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“Trump facing some form of accountability was supposed to feel better than this,” the chief of staff to a Democrat in Congress told me in the midst of yet another lockdown. This was Wednesday afternoon, the day after Special Counsel Jack Smith had released his four-count indictment against former President Donald Trump, a move that was both cheered by many Hill denizens while also sending some of them back to one of the worst days of their lives, that harrowing moment when they barricaded themselves in offices as hundreds of Trump loyalists roamed the complex looking for lawmakers to intimidate—or worse.
And then came the 911 call suggesting there was an active shooter in the Hart Senate Office Building and what has become an all-too-familiar routine kicked in.
“I had to silence my cell phone, blockade my office door, and keep the staffers here calm,” the chief of staff said. The echo of Jan. 6, 2021, was almost too precise.
Even before that midday adrenaline spike, many Capitol staffers have been mentally bracing for Thursday, when Trump is due to make his first appearance in federal court to answer felony charges related to his behavior related to the mob attack on Congress on Jan. 6, 2021. Wednesday’s lockdown was like a metaphor for the sense of security that Capitol workers had lost since that day.
“I hate it here,” one junior staffer messaged his friends as the threat was ongoing.
“This s— doesn’t get any easier,” a Republican chief of staff messaged me back on a secure app.
“K Street looks better by the day,” a second Democratic chief of staff replied when I did a quick check-in.
One of the most under-appreciated background stories since Jan. 6, 2021, has been the slow-boiling mental health crisis plaguing Capitol Hill staffers—and not the ones you’d think. Mid-career staffers and younger aides have never not known active-shooter drills in their schools. Learning to hide in classrooms was simply part of the curriculum, and now simply the way they go about their lives. “Always be ready to run,” a House intern texted me, along with a picture of the sneakers she keeps under her desk.
Yet for staffers over a certain age—particularly those in their 40s, those of us who were leaving high school around the Columbine shooting in the spring of 1999—this is all new. This cohort is the one now leading staff in senior roles, and many of them are especially having trouble adapting to this new dynamic.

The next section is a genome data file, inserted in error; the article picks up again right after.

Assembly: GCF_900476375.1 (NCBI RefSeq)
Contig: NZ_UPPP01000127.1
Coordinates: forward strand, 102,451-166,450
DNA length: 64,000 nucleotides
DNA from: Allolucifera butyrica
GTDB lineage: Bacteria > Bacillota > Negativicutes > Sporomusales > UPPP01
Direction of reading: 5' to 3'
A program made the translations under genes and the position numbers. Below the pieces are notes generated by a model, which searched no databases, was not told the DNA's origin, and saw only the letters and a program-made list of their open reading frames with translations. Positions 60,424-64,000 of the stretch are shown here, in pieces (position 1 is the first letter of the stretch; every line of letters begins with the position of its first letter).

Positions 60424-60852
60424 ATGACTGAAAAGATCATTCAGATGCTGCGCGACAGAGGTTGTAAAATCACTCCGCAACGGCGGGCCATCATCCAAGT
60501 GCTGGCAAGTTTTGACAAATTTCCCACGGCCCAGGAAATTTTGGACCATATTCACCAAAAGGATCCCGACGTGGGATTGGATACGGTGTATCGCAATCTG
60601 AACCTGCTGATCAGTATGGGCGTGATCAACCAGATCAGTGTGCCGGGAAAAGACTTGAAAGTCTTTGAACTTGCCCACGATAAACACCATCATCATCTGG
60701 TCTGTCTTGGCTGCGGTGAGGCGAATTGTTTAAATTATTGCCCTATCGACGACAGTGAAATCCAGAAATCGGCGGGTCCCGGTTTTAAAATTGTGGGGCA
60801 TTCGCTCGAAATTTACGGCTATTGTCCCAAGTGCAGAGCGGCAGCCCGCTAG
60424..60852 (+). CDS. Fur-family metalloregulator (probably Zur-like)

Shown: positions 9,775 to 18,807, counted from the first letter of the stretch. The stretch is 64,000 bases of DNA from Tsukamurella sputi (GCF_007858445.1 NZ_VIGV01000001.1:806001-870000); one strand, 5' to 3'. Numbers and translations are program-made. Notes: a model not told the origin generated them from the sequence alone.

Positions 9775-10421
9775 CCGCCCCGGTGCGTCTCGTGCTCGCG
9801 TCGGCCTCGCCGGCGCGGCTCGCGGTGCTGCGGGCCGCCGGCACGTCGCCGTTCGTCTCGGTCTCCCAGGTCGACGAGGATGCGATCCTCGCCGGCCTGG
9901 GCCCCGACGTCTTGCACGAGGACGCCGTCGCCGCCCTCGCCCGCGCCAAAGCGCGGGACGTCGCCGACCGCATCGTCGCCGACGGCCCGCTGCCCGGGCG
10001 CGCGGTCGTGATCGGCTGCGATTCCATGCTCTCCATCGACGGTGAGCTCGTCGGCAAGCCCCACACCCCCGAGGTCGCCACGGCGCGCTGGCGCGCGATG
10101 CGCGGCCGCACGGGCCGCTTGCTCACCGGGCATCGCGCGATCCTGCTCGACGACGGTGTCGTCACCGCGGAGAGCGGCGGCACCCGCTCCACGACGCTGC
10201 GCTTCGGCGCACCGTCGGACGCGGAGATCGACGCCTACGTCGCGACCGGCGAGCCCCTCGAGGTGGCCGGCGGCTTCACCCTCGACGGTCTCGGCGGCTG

Quantifying the impact is tricky, for sure. But there are some metrics that are at the ready. In the year that followed the Jan. 6 riots, 135 officers had left the 2,000-person Capitol Police force; a year earlier, that number stood at 80. In 2017, there were fewer than 4,000 threats made against Congress. In 2021, that number skyrocketed to 9,600.
In the 30,000-person city within a city that is the Capitol complex, the turnover numbers are only part of the story. One former Democratic member of Congress who was at the Capitol that day but has since retired has nicknamed their former place of employment Doom City: “Every day was like attending a wake. The joy was gone, the celebration of service was killed.”
Chiefs of staff had already noticed the growing sense of unease, especially for their employees who were at the Capitol for the attack, and now seem to be just waiting for it to happen all over again. “Don’t ask Are you OK? unless you want a real answer,” a Senate senior aide warned me earlier this week, even before the Capitol crashed into lockdown.
Talk to any receptionist in a member’s office—especially Democratic ones, but not exclusively—and they now always have the right forms at the ready to report threats that come to the switchboard. Some offices have just started sending everything to voicemail so they have evidence of the belligerence. Republicans deemed insufficiently MAGA are spared none of the wrath, and those still willing to downplay Jan. 6 keep a wide berth in public lest they be latched to perceived traitors.
In the months that followed the riot, Capitol Hill transformed from one of the most accessible places in the federal government into a fortress on par with the White House. At one point, more armed troops patrolled Capitol Hill than Afghanistan. Security fences went up, and down, and up again. Heck, metal detectors were even installed just off the House floor to screen lawmakers for guns. That’s how toxic and anxiety-demanding working on the Hill had become.
And all of that unresolved trauma came rushing back on Wednesday, 24 hours before Trump was set to return to another fortified building just down the street and presumably plead not guilty over his role in a tragic day that he continues to misrepresent. By the time the all-clear message went across the Capitol complex, the nerves had frayed. Capitol Police said it was likely a “bogus” call, but nonetheless went door to door through all of the Senate office buildings just to be sure. Police then escorted staffers from the building, again just to be sure. There was no indication of shots fired, injuries, or an ongoing threat, but that is little consolation to the professionals on the Hill who had to relive their Jan. 6 experiences during a week when many are already struggling to put the trauma behind them.
This, right here, is why so many of the best and brightest don’t want to log a few years on Capitol Hill. The drag on mental health isn’t remotely worth it.
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